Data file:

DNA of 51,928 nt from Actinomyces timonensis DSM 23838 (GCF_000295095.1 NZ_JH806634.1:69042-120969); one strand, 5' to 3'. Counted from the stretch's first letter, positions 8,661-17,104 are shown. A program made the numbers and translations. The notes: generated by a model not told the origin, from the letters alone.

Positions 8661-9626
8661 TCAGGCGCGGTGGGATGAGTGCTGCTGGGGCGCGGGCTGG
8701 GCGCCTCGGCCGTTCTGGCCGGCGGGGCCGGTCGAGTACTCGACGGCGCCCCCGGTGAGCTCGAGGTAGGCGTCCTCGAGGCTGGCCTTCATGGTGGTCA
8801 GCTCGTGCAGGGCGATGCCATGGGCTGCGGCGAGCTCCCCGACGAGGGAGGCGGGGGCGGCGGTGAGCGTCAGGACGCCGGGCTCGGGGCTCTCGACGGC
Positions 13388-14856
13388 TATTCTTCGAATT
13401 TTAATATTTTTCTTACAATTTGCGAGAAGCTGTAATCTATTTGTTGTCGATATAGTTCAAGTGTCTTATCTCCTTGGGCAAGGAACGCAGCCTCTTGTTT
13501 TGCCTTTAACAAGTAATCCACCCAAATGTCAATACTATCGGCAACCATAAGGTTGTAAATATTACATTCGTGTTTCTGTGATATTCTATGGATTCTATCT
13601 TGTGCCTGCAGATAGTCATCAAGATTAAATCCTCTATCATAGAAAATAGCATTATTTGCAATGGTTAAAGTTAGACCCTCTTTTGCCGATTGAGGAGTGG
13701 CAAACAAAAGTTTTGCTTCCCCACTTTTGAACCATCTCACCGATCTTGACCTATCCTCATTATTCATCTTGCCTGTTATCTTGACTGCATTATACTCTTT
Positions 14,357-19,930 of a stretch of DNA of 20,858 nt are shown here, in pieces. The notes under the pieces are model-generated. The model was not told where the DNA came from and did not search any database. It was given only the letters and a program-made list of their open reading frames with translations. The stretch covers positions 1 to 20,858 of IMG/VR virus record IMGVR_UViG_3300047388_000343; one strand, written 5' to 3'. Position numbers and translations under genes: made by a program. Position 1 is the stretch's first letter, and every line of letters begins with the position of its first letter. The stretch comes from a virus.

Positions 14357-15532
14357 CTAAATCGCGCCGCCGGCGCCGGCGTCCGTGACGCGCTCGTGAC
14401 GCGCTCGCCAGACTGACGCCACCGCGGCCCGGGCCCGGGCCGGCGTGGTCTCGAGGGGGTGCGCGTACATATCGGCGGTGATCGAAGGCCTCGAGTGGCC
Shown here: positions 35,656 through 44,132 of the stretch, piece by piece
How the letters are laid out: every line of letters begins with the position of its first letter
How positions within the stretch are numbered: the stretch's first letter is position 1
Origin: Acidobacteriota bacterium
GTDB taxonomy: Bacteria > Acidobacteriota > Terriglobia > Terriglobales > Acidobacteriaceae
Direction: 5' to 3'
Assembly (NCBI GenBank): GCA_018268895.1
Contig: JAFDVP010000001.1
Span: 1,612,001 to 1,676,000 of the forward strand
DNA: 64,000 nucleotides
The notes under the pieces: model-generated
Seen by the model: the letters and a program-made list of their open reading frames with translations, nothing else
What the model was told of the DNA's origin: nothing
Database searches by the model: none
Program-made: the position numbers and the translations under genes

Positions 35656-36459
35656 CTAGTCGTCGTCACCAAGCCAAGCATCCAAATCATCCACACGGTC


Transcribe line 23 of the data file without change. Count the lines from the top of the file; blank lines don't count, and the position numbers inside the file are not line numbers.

Contig: JAFDVP010000001.1